Michigan Wolverines: Are the Wolverines Anywhere Near Having a Top Program?

Jonathan PeraltaContributor IIINovember 26, 2012

COLUMBUS, OH - NOVEMBER 24:  The Michigan Wolverines take the field before their game against the Ohio State Buckeyes at Ohio Stadium on November 24, 2012 in Columbus, Ohio.  (Photo by Jamie Sabau/Getty Images)
Jamie Sabau/Getty Images

After a great start for new Michigan Wolverines head coach Brady Hoke, winning 11 games and winning the Allstate Sugar Bowl last season, the 2012 season was supposed to be a promising one.

And then it wasn't.

It wasn't an easy road for the Wolverines, who had one of the toughest schedules in all of college football. Before the loss to Ohio State on Saturday, the team didn't fare too bad, going 8-3. Those three losses all were away from Ann Arbor against their toughest opponents—Alabama, Notre Dame and Nebraska—which have a combined record of 33-3.

There was plenty on the line in Saturday's game against longtime rival Ohio State: A BCS berth was still in play, as were spoiling Ohio State's perfect season and claiming a second consecutive win over the Buckeyes, beating a quality opponent, a possible Big Ten championship, and bowl positioning. All they had to do was beat an undefeated Ohio State team away from home.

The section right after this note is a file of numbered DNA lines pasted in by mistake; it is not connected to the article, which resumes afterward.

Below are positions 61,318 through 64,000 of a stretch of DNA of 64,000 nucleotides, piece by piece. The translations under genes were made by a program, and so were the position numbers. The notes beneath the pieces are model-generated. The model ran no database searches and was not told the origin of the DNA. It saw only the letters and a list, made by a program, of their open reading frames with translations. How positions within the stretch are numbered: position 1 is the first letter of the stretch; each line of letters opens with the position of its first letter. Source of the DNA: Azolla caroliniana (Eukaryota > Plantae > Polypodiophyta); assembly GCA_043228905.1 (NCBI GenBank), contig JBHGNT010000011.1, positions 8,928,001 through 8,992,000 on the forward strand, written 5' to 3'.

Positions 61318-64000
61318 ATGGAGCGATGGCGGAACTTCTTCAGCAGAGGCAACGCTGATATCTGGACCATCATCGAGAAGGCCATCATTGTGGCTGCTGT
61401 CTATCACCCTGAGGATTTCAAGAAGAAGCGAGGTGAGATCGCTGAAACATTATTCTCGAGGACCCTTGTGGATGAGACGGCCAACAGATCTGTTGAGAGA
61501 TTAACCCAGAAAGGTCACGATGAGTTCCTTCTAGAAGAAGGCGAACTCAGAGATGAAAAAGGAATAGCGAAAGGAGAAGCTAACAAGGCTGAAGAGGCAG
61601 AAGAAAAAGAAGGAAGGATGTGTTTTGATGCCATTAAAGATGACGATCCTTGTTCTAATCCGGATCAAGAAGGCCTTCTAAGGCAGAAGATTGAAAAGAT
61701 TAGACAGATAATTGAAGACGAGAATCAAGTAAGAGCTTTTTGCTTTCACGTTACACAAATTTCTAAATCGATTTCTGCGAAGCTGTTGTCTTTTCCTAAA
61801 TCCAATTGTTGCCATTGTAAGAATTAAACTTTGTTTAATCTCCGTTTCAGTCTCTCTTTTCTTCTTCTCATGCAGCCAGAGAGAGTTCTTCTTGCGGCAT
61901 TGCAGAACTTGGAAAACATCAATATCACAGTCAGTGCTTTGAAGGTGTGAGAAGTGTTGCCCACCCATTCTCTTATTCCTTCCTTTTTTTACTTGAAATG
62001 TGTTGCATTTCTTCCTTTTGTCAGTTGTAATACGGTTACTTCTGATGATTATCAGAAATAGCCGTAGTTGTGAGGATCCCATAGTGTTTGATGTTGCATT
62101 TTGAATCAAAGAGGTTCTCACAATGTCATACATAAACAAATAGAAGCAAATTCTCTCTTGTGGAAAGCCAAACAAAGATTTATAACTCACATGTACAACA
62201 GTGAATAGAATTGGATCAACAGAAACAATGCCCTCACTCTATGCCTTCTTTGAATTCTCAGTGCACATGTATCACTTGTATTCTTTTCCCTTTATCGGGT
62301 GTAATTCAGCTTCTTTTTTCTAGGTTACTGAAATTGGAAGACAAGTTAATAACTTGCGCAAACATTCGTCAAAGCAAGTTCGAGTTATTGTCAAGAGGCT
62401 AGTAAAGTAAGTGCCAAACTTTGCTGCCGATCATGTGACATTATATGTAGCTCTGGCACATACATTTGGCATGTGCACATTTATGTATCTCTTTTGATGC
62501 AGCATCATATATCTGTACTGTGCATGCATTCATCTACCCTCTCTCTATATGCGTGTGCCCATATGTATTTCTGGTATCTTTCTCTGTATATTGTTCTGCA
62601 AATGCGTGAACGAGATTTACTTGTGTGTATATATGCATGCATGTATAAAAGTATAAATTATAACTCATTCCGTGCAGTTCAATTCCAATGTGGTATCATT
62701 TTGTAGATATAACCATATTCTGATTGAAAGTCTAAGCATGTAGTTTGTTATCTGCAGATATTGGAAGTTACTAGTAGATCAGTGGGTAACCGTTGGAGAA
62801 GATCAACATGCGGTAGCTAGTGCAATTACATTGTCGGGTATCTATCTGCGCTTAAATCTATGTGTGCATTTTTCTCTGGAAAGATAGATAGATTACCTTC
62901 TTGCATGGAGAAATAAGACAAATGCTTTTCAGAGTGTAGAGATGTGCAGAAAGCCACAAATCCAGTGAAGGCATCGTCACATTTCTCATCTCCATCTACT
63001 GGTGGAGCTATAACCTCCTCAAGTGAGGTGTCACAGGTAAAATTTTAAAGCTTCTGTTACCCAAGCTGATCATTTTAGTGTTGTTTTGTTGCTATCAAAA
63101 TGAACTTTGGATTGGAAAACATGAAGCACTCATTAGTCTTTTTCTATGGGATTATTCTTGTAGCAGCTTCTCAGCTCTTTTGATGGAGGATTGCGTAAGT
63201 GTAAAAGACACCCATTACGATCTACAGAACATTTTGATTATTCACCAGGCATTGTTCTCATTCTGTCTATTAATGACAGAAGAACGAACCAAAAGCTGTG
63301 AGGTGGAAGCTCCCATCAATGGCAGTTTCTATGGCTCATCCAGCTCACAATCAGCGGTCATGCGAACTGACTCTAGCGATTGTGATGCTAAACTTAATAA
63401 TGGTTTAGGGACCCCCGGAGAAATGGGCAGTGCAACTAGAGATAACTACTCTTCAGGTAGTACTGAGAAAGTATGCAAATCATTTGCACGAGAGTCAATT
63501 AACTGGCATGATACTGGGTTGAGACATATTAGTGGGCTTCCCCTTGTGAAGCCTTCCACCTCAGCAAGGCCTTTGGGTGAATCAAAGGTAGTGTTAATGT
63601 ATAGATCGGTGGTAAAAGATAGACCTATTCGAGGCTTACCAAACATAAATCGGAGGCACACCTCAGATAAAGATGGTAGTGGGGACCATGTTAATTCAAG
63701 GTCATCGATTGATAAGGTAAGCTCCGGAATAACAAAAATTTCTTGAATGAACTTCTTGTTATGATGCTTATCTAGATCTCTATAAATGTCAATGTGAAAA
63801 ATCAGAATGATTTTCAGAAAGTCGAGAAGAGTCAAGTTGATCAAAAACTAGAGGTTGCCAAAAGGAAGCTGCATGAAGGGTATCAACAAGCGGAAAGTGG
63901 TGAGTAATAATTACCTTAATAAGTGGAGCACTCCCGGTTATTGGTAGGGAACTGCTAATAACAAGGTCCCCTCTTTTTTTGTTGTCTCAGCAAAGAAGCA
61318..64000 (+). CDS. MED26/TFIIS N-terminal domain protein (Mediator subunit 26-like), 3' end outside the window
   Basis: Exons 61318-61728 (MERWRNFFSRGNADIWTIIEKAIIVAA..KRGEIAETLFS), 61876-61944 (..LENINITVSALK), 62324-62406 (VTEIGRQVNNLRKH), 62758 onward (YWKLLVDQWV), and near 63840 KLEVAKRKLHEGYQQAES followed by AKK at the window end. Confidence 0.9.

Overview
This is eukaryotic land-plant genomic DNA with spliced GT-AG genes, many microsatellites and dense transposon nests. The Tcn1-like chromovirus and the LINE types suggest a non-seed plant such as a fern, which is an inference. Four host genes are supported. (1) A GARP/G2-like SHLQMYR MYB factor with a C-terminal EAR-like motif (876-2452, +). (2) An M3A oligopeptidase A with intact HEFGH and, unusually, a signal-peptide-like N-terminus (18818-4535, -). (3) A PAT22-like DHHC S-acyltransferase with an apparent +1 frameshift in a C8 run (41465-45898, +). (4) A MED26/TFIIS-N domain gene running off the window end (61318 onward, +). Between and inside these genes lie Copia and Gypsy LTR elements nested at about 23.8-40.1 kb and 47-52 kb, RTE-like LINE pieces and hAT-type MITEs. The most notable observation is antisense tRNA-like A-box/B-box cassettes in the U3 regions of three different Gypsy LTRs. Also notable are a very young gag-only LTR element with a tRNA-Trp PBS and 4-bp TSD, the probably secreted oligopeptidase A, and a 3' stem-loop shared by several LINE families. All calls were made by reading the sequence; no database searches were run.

But Michigan couldn't, losing to the Buckeyes 26-21, finishing the season with an 8-4 record. They had been outmuscled and outsmarted. In that loss, they showed that their football program is not quite elite yet.

In order to be the best, you have to beat the best. They failed to do so. In Michigan's eight wins, only one came against a team with a winning record (Northwestern), and Michigan barely survived that game.




Michigan had four chances to show everyone that they belonged, that they were an elite team that could compete against the nation's elite. All they had to do was beat at least one of those quality opponents. They didn't. They came close, coming within a touchdown of winning games against No.1 Notre Dame and Ohio State, but close doesn't count. No one remembers teams that almost won.

Those games just show that the caliber of their roster is not quite there yet. That they're not a complete team yet.

The run game? Not there yet. A unit that averaged 226 yards in all of its wins but a paltry 108 yards in its four losses.

Disciplined? Not yet. In each of Michigan's four losses, the Wolverines had a negative turnover margin. Their offense? Predictable.

No,  this Michigan team is not quite elite yet. But they may be getting close.


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